2. When I saw this video on facebook, I went through the same emotions as you did. I cried and laughed and after the video was finished..I sat in my chair and stared at the computer for a very long time…speechless. Her words impacted me in such a big way and I could feel her emotions as she was telling her story. We posted this video on our facebook fanpage for Our blog is to help provide inspiration to women of all shapes, sizes and ages. We want to promote healthy living and self love. Right now we are featuring a very inspirational woman named Mayra De Wilde who says “I am so much more than a number on a scale or a number on a size chart.” The women we feature on the blog share their life struggles, hardships and the lessons they have learned along the way to hopefully connect with our readers and provide some sort of inspiration as we travel through this journey of life. Thank you again for posting this video…I will forever remember how I felt after watching it!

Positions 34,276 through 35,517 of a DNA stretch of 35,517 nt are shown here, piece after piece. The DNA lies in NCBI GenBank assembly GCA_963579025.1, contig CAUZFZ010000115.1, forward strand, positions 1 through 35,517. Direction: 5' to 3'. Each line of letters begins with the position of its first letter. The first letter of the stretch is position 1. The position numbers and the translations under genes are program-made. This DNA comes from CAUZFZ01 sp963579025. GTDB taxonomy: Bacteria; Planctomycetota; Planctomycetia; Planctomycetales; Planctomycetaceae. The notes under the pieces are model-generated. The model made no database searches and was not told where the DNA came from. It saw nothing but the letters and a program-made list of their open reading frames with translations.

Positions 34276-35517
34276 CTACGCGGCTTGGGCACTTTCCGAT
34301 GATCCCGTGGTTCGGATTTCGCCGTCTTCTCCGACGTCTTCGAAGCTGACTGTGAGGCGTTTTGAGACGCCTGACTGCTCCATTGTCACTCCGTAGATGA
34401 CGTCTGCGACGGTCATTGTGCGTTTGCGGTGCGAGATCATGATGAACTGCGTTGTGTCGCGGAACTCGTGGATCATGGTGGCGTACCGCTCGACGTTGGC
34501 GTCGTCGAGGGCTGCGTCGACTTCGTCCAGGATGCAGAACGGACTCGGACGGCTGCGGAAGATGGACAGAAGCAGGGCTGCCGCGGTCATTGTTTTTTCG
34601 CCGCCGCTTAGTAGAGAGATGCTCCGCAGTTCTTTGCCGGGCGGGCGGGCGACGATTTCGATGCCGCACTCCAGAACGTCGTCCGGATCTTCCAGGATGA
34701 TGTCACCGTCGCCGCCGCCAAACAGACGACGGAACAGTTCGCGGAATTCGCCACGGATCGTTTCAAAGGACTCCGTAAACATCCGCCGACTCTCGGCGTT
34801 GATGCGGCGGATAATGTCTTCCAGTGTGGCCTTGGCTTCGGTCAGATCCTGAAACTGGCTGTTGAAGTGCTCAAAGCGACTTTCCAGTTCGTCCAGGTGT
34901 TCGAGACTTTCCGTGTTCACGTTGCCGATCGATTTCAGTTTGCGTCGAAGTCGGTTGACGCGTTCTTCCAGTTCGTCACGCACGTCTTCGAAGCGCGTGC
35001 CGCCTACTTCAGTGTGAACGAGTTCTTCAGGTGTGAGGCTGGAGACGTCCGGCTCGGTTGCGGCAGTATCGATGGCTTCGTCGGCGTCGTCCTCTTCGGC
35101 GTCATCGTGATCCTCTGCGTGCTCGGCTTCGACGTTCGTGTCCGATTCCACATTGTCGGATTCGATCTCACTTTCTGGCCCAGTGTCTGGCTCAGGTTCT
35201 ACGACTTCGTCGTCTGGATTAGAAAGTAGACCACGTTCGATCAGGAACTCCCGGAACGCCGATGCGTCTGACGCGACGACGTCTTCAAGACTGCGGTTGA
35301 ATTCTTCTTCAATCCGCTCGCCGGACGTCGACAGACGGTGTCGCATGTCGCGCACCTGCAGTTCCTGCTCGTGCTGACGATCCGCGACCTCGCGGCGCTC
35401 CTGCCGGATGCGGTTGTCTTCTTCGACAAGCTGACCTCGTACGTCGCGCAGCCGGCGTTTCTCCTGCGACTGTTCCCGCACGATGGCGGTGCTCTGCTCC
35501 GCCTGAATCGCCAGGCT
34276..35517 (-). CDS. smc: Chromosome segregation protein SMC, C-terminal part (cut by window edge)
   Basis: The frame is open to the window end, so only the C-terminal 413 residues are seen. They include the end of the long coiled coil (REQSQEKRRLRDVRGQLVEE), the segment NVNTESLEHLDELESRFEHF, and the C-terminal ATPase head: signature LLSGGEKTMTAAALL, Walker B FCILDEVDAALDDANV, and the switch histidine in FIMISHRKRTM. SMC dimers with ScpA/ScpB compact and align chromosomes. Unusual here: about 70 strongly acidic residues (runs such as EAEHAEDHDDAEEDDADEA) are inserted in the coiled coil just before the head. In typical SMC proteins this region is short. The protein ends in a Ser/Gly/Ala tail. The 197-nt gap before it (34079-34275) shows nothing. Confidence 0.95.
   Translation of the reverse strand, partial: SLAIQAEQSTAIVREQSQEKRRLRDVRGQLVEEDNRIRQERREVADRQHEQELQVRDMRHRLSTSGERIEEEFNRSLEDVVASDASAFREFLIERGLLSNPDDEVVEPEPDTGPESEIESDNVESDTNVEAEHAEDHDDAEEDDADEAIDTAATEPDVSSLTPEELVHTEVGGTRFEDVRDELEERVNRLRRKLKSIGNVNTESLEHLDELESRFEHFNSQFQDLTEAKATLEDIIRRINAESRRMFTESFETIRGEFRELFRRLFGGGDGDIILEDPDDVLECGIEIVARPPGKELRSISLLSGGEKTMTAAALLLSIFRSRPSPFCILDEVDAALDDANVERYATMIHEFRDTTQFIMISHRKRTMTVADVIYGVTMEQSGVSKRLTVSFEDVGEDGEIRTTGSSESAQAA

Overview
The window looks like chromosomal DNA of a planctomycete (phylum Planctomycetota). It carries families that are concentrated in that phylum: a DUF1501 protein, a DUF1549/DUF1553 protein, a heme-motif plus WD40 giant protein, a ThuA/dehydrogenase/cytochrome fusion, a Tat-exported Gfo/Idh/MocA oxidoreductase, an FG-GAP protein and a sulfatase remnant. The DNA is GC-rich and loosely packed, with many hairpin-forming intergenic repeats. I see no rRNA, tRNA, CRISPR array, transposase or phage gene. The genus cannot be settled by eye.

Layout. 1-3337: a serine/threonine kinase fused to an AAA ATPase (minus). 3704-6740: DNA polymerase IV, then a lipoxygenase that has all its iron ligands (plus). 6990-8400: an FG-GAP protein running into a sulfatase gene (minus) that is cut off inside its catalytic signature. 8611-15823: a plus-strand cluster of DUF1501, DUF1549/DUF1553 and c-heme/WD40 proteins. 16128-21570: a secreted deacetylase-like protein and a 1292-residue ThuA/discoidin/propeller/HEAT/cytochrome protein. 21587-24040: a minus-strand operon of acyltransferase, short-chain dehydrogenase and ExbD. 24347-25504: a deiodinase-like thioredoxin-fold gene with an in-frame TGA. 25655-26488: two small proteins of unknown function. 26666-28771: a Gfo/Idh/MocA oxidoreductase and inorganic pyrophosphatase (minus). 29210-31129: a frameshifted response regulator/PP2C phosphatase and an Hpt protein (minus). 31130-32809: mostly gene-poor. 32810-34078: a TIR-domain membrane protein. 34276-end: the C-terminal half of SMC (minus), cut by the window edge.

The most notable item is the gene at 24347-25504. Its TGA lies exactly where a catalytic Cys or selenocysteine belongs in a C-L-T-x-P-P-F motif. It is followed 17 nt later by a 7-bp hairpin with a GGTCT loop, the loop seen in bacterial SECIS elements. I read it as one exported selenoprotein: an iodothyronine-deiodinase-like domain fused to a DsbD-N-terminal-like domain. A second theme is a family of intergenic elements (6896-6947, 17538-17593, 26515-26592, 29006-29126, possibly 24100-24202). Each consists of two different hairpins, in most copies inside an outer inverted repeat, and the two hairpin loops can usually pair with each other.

3. Wow that was something awesome. It left me thinking what all we put ourselves through most of the time. I often find myself humming that song from Chorus Line
    Yes everyone’s beautiful at the ballet
    graceful men lift pretty girls in white
    Yes everyone is beautiful at the ballet, the ballet, the ballet.

    and then some of the girls recount why they took ballet classes to escape their dreary lives
    I am not able to recollect the exact words but they are pretty telling
    ………yes pretty is what its about
    I never met anyone who couldn’t figure that out.

    I’m not able to remember the exact words right away
    but if you get a chance just hear the song its fab in fact the
    whole movie is great. It stars Michael Douglas.
    Oh….I was just going back up and I see there’s a whole bunch of you gals…….nice connecting. Its awesome to be
    living right now…..hey do buy my book for Christmas. You’ll
    love it.


    Thank You!!!!!!!!

    We’re so thrilled about being Freshly Pressed – what treat & a wonderful way to meet new friends. 🙂

    Thanks so much for coming by and sharing your thoughts and good will. Looking forward to exploring your bloggy spaces & connecting around the Web.

    Thanks again from all of us here at NHWN.

  5. Thanks for sharing that! Slam is a great example of passion-infused writing. The performance you chose was so good. Almost deserves it’s own post entirely. Looking forward to hearing more from you!